Barry Cowen, the public expenditure spokesman, cautions that the party must stick to its word, and facilitate a fourth budget. Party figures also say the views of the membership are not necessarily shared by the wider public.
“We have to stick with it in the national interest,” says Cowen, adding that the party is making “steady progress without being spectacular”. TDs largely accept the consistent message from opinion polls: that Fianna Fáil, hovering around the mid to high 20s, is a few points behind Fine Gael, which scores regularly in the low 30s.
“There is also a latent support for us that will come back,” says one TD of a section of the electorate whose message to Fianna Fáil now is: “‘Ah ye are too close to the government.’
“If we get to call an election, there is a support out there who might say: ‘Fair play, ye are standing up to them at last’.”
These people, it is argued, could be added to voters who already give Fianna Fáil credit for sticking to confidence and supply. All profess faith in Martin’s campaigning skills, too.
Fianna Fáil’s prime targets in Dublin are at least five if not six extra seats in the general election, spread across Dún Laoghaire, Dublin South West, Dublin Fingal, Dublin Central and Dublin South Central.
Martin’s hope is a total of approximately 60 seats after the next general election. His determination that senior TDs across the country should bring in running mates was displayed this week when he publicly said any move by Billy Kelleher to the European Parliament would damage Fianna Fáil’s chances of second seat in Cork North Central. His comments were seen as a brutal shafting of one of the party’s most recognisable faces.
“I would get lulled into a false comfort zone with him, and then every so often he will walk over you to get to his goal,” says one TD of his leader.
Those involved in the nuts and bolts of the party organisation, who keep in touch with canvass teams across the country, also claim that Sinn Féin is not working as hard as previously in areas such as Tallaght, and that Fine Gael TDs are not as diligent in working their constituencies as could be expected, with one or two exceptions.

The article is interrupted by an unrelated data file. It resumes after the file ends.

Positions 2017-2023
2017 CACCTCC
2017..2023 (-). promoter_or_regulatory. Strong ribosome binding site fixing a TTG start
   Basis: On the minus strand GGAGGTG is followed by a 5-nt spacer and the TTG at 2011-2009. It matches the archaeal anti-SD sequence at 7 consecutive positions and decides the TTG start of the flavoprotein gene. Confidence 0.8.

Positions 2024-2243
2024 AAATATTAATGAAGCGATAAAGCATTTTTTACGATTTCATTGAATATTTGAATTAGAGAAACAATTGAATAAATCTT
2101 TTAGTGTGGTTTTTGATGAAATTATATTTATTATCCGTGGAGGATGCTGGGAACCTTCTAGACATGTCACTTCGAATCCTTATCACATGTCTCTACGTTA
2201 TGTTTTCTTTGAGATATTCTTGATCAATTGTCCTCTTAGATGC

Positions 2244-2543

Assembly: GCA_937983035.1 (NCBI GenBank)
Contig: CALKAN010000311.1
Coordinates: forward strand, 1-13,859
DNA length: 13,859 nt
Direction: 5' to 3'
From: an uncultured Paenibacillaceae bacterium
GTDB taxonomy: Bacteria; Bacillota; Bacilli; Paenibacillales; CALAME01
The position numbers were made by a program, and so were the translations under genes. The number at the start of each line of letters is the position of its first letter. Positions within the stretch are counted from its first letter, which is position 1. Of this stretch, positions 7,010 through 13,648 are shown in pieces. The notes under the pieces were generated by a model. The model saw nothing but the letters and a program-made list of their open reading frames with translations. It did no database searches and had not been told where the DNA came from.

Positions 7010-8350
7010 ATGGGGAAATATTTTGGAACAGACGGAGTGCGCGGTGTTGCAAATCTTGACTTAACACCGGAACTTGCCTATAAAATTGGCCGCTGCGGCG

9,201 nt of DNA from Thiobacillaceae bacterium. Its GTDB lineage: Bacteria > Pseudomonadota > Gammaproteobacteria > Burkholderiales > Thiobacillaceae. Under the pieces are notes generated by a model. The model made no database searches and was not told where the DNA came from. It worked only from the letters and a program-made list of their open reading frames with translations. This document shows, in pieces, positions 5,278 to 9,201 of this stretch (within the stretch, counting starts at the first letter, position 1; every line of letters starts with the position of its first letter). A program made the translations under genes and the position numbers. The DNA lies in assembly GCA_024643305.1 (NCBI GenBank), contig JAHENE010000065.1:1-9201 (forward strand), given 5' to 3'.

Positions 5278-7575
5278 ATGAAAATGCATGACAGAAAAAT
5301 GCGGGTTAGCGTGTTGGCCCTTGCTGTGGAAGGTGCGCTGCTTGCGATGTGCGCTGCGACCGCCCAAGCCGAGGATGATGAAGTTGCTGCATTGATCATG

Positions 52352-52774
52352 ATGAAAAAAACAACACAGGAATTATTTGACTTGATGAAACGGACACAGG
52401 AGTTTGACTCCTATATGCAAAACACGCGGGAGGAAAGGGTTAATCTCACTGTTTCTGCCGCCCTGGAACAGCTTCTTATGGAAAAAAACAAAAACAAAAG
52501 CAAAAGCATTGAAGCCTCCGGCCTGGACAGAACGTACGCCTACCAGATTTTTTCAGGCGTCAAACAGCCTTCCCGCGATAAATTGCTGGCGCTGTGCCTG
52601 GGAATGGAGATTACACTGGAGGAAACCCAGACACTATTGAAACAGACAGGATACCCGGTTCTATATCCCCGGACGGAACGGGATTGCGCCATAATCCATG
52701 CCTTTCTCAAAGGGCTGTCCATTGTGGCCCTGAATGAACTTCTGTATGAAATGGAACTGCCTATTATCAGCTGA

"That is demonstrated by the fact they are not out in every constituency apart from the odd individuals beavering away. TDs Noel Rock [and] your man out in Dublin Rathdown," says one Fianna Fáiler, referencing Fine Gael's deputy for Dublin North West and Senator Neale Richmond, who is pushing for a seat in Rathdown.
“I don’t think they are giving enough consideration to what they are doing, in terms of structural organisation and all of that. You have got to get the organisation right, the type of candidate right, the structure right. If you don’t do that you are making mistakes, you are not getting a seat you might have hoped to get.”
A close eye is also being kept on constituencies such as Dublin Bay South and Wicklow, where sitting Fianna Fail TDs may need to up their game to keep their seats.
The immediate target is to win three European Parliament seats and to maintain Fianna Fáil’s position as the largest party at local government level by winning 300 or more council seats.
After that, a number of sources say Fianna Fáil should reassess its position in September, with an autumn election seen as a strong possibility if there is some resolution to Brexit.
Yet Martin recommitted himself in recent days to passing one more budget and again said he believes the election should be held in early 2020.
Once more, his call will be the one that holds sway, even if he is faced with mounting frustration and hunger within his ranks.
“That’s when the leadership versus the party comes into it,” says a well-placed figure.
Thus far, Martin has been politically correct on all the big decisions, from advocating the repeal of the Eighth Amendment, to extending confidence and supply until Brexit is settled.
Martin’s main task over the next 12 months may be keeping his party on a leash. His TDs – often exasperated with their leader’s school principal manner – will trust him again.
“When you strip it all back – and I love to take the piss out of him, I love to mock him – but he has made the right call on all the big issues and he has excelled in all the elections,” said one frontbencher. “He has been a huge asset.”